Today was our first visit back to the institution after a 2 day break for the weekend. After our visit, we got a phone call from Sasha, who I have started to call our fearless facilitator :) saying that she needs to know our son's new name for the paperwork that she is filing. This had been a real struggle for us for some reason. We had one name all picked out but it just didn't suit him when we tried to call him that. Last night we finally came to a tentative decision that we felt confident about today when we got the call. We took a picture of the text we sent to Sasha with his new name. :)

Jacob Aaron Wall

It feels feels like our son.

Jacob in the Bible was born a fighter and struggled to find his way, but ended his life a hard worker and a triumphant follower of God. Aaron was my great-grandfather's name but it also means "mountain of strength" and our sweet boy is indeed a mountain of strength to endure all that he has in his young life and still retain that delightful belly laugh of his. We managed to get a few pictures of him with his eyes open today. I think he keeps them mostly closed to keep the world out.

Institutional life has robbed him of all the skills he had from when he was in the baby house...the ability to talk, to play, to make eye contact, to be calm, to feel safe, to pull up and walk.

We were overwhelming to our sweet Jacob today. The touch and eye contact were too much. He would enjoy it for a few seconds and then it was too much and he would rock violently on his hands and knees or flail on his back. All institutional behaviors that we were told to expect, but it is shocking to see and experience in person.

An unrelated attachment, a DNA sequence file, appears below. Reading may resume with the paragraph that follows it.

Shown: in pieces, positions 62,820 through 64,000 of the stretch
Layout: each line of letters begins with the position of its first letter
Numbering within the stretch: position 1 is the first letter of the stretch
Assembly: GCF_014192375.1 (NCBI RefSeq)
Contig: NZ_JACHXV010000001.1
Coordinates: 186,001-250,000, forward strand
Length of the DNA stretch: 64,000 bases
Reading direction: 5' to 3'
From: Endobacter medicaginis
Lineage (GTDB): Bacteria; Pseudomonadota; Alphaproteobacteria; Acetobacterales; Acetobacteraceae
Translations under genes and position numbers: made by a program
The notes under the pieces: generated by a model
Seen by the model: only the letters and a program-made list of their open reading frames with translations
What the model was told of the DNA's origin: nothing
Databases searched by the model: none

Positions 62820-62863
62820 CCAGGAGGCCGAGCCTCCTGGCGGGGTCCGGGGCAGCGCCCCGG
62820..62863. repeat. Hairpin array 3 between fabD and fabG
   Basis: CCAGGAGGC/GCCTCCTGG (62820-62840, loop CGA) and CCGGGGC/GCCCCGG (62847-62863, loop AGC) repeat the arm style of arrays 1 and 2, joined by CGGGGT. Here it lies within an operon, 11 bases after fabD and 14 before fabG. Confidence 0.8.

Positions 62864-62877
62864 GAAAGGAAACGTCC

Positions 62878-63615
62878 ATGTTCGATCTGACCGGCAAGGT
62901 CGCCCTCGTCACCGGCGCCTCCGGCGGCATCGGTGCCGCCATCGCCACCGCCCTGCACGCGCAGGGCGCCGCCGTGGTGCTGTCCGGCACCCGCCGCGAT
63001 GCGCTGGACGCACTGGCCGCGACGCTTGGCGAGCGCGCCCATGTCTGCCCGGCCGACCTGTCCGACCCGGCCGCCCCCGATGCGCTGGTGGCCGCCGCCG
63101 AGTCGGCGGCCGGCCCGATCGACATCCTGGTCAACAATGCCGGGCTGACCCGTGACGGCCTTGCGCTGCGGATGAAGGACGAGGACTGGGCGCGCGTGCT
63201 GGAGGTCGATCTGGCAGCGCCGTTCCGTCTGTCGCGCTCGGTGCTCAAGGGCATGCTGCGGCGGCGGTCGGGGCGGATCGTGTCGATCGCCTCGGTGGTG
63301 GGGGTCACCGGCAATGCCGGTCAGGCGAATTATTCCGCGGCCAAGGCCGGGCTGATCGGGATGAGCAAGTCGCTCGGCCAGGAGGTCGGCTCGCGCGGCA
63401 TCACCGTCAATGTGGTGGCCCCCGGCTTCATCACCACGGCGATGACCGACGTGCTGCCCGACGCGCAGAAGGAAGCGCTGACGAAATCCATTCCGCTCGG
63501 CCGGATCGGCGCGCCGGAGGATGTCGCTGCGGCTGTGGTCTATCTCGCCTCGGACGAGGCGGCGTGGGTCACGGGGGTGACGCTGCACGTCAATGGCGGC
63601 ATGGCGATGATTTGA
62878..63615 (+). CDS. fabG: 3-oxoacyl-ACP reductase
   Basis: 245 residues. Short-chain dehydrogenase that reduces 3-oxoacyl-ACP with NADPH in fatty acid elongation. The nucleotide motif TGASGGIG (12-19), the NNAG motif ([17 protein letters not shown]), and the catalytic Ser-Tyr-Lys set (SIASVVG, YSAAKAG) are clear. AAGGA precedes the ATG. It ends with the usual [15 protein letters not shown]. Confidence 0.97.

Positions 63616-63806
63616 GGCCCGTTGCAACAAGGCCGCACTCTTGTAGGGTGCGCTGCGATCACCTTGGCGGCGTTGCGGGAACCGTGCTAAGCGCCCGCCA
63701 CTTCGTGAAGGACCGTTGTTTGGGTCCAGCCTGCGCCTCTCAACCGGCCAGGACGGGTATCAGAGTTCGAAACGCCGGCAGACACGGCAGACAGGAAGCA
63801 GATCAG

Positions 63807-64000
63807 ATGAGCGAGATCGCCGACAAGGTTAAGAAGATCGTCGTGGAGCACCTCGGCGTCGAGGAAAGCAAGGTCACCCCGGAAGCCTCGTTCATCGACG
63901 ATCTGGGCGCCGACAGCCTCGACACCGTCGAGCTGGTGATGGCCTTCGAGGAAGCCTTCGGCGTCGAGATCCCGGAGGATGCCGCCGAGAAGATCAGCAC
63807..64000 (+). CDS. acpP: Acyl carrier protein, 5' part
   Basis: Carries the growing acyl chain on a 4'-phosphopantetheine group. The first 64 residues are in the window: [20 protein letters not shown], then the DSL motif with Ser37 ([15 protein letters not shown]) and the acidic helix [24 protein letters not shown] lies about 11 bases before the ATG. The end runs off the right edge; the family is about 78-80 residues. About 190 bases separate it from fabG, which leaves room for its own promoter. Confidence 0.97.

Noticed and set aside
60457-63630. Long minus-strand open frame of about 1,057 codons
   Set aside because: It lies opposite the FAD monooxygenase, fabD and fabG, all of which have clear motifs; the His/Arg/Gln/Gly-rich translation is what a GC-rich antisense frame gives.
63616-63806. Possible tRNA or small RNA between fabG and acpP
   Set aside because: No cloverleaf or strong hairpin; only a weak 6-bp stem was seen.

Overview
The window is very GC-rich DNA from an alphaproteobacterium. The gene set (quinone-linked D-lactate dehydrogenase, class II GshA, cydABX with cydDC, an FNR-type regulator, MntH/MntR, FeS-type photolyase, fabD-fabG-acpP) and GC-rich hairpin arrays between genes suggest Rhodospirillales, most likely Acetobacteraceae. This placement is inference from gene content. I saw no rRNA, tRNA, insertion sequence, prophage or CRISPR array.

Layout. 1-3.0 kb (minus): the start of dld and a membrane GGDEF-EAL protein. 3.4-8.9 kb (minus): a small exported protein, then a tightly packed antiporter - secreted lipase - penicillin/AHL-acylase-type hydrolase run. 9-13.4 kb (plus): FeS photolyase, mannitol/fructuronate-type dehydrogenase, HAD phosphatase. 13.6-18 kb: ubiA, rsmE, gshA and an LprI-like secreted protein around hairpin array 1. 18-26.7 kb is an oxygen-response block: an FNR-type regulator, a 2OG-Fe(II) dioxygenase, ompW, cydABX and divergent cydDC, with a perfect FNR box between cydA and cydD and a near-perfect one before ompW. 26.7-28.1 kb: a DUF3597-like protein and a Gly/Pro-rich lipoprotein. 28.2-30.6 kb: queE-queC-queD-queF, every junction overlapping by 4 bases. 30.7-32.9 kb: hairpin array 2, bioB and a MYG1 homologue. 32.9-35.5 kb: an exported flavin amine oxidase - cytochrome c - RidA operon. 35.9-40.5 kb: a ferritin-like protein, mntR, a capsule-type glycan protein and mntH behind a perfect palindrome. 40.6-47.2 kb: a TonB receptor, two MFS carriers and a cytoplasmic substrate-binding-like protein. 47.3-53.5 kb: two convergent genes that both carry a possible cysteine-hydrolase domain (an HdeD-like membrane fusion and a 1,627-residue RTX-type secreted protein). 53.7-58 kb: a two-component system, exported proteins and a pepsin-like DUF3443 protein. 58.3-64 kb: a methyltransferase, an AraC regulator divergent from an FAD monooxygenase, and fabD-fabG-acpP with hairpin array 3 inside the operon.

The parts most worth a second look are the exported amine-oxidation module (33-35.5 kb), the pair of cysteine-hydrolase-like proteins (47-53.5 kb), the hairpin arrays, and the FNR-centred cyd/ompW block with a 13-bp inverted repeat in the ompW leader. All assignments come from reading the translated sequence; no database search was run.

The difficulty is compounded by our ever present chaperone. He name is Ludmila and she is very sweet and speaks a little (very little) English. We are in a room that is about 6' x 7' with a small couch, 2 arm chairs, and 2 end tables, a small play pen and a small coat closet. We are crammed in tiny room with a scared and overwhelmed child. It is difficult for Brad and I, I can't imagine what it must be like for Jacob. Our poor baby.

The institution itself seems like a good one, but we are still very tightly controlled. We are not allowed to see into any of the rooms with the kids and when a group of older boys (about 8-12 yrs old) walked by our door to go outside and play, the nanny noticed me looking and closed the door. The nannies seem to really care about the children, but they also don't have any expectations for them either.

Some mom's who knew Jacob in the baby house have been very encouraging to us by recounting what he was like before he went into the institution. We are praying and greatly anticipating our little boy finding his way back out of his shell. Please pray with us that God will heal him and restore him and that we will be able to discern what he needs from us right now.

Saturday, January 21, 2012

Day 7 - Just hanging out

Today is Saturday and we are not allowed to visit the institution on the weekends. We are not exactly certain why, but think it is because the director does not work on the weekends and wants to be there when we are there.

We spent the day catching up on everything: sleep, laundry, sight-seeing, and grocery shopping. It was very windy and raining off and on today, so we tried not to stay outside too long. We realized that we are in a wonderful location. We had explored what was to the left of our building (which is pretty much nothing,) but never what walked to the right. We found multiple little corner groceries and deli counters like we have in New York. We found a large grocery store and bakery with a hot food counter (picture Zabar's for those of you in NYC.) We ate at McDonald's for lunch...which is funny since we almost never eat McDonald's while we are in the States. We were ready for something that looked familiar. It actually tasted a little better than what we are used to in the States. We both got Big Mac meals since that was the easiest thing to order with the language barrier. Everyone eats the fries with some sort of tartar sauce so if we go again we might take a little ketchup with us from our stash at home. :)